Odisha stations 46 disaster response teams as flood situation turns grim
Odisha government has stationed 46 teams of Odisha Disaster Rapid Action Force (ODRAF), National Disaster Response Force (NDRF) and Odisha Fire Service teams to flood-hit Balasore, Bhadrak, Kendrapara, Puri, Khurda, Cuttack, and Jajpur districts even as it prepared for a medium flood in Mahanadi river system on Saturday morning following heavy rains in Chhattisgarh and Madhya Pradesh over the last three days.
Special relief commissioner of Odisha, Pradip Jena said hundreds of villages in low-lying areas in Khurda, Puri, Balasore and Bhadrak have been marooned by floodwater while Kendrapara and Jagatsinghpur districts are likely to be affected by a medium flood in Mahanadi by Saturday morning due to incessant rains triggered by the depression caused over the Bay of Bengal last week.
“On Saturday evening and Sunday morning, a swollen Mahanadi is likely to trigger a medium flood in Puri and Kendrapara with 8 lakh cusec of water expected to flow in Mahanadi at Mundali,” said Jena. With the Mahanadi basin recording a massive 27.6 mm rainfall on Wednesday, which is 341 per cent more than the normal, the water inflow to Hirakud reservoir has crossed the 10500 cubic meters per second on Friday morning hours forcing the officials to open 28 gates of the reservoir.
The flood situation in Balasore, Bhadrak and Mayurbhanj turned grim as rivers Baitarani, Subaranarekha and Jalaka were flowing above danger level due to rains in upper catchment areas. In Balasore district, the flood-like situation turned grim after the Galudiha barrage released 6100 cusec water from the reservoir inundating 40 villages under Bhograi block and 30 villages in Baliapal block in low lying areas. In Bhadrak district, hundreds of villages under Dhamnagar block were marooned by the floodwaters.
The floods have so far led to 8 deaths while two are still missing. The flood has affected over 2.4 million people in 4,964 villages, 33 municipalities and 139 blocks of 24 districts in Odisha. While over 7,500 houses have been damaged, around 130,000 hectares of agricultural land has been inundated.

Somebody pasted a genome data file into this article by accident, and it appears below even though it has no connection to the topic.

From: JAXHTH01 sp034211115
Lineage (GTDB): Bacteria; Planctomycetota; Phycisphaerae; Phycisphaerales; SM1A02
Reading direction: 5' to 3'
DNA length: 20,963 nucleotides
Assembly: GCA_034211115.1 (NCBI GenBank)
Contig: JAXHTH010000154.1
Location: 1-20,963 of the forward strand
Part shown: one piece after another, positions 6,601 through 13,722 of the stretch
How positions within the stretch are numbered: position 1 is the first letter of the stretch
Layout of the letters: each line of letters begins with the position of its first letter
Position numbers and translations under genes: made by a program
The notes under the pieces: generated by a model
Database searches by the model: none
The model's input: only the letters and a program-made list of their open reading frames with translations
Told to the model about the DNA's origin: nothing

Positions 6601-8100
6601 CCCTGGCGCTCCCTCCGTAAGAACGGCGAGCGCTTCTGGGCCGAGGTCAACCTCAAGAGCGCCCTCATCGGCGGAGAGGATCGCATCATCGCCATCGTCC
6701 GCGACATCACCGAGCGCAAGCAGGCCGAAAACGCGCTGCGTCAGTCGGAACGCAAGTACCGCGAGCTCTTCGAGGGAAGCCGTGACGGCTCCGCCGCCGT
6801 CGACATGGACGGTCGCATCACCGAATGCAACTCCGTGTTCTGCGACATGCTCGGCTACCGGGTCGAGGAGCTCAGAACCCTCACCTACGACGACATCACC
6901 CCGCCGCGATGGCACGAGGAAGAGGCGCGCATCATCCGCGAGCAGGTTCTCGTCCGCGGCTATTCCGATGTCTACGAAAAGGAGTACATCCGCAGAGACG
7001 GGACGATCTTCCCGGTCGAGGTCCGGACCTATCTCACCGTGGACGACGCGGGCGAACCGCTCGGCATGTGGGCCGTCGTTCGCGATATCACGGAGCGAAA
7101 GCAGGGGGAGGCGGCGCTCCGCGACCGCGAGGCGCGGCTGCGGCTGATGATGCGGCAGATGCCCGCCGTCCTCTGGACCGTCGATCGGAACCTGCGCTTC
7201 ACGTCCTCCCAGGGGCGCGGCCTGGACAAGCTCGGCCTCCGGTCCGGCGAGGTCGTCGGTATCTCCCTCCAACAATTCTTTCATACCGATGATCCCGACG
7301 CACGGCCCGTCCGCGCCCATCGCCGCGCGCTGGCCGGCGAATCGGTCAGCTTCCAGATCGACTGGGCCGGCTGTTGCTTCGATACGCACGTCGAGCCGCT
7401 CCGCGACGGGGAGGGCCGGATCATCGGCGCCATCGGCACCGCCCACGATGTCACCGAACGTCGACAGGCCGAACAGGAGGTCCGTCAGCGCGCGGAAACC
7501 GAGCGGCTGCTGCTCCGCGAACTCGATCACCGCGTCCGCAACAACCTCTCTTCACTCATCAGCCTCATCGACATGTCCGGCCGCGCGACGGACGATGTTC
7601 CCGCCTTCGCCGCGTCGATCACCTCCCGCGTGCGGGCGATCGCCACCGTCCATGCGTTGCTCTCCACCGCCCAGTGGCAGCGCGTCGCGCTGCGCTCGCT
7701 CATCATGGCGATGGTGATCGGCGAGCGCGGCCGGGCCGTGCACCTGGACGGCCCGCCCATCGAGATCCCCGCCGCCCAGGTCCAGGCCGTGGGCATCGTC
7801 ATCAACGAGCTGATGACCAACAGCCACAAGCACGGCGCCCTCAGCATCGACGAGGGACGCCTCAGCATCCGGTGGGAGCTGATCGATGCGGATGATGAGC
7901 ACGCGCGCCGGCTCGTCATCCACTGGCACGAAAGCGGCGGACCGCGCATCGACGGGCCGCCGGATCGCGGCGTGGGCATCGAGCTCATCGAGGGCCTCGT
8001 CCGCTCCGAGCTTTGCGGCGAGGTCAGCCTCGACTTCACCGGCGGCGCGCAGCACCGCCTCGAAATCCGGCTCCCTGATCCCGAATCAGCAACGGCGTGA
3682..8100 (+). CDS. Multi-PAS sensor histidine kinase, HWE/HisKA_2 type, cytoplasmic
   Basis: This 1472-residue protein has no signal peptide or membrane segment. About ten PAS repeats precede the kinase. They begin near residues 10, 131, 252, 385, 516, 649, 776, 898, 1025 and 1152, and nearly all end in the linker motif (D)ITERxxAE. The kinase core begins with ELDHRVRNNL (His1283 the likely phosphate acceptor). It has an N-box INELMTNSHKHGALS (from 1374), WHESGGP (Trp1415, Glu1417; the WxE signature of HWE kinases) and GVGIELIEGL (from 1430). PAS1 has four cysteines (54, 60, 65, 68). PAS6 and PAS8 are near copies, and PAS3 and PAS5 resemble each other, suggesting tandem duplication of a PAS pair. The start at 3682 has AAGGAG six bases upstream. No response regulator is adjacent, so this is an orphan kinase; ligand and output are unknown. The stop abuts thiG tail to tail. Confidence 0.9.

A minor boy, who was swept away in floodwater in Dhenkanal district on Tuesday, was miraculously rescued in Brahmani river. The boy who was staying at his uncle’s house had come to the bank of Brahmani river to take a bath. However, he lost his footing on the edge and slipped into the river.
Officials however said they are worried over a cyclonic circulation over East-central Bay of Bengal and adjoining Myanmar that would reach Northwest Bay of Bengal off north Odisha West Bengal coasts around September 18. India Meteorological Department (IMD) officials said the cyclonic circulation is likely to intensify into a Low-Pressure Area and trigger low to moderate rainfall in some districts of north Odisha on the evening of September 18 and heavy rainfall on September 19 and 20 in few districts of north Odisha.
Heavy rainfall is very likely to occur at one or two places over the districts of Balasore, Bhadrak, Mayurbhanj on September 18. Heavy rainfall is very likely to occur at one or two places over the districts of Balasore, Bhadrak, Jajpur, Kendrapara, Cuttack, Jagatsinghpur, Puri, Khurda, Sundargarh, Keonjhar, Mayurbhanj, Dhenkanal on September 19, said an IMD official. As September 20 is a full moon day, officials are worried over seawater blocking the discharge of floodwater.
One more low-pressure system forecast to brew over the Bay of Bengal between September 26 and 28 is also likely to cause a fresh headache for Odisha farmers. Under its influence, Balasore is going to record rainfall up to around 8mm per hour while other north Odisha districts like Bhadrak, Jajpur, Keonjhar, Mayurbhanj, Dhenkanal and Cuttack are predicted to measure rain in the range of 4 mm per hour.
Farmers said the two consecutive low-pressure formations may hamper agricultural operations in northern Odisha as paddy in low lying areas would be inundated. “The current spate of rains due to last week’s depression over the Bay was good for the crops. But two more low-pressure systems would ruin crops on low lying areas of northern Odisha,” said farmer leader Arun Jena.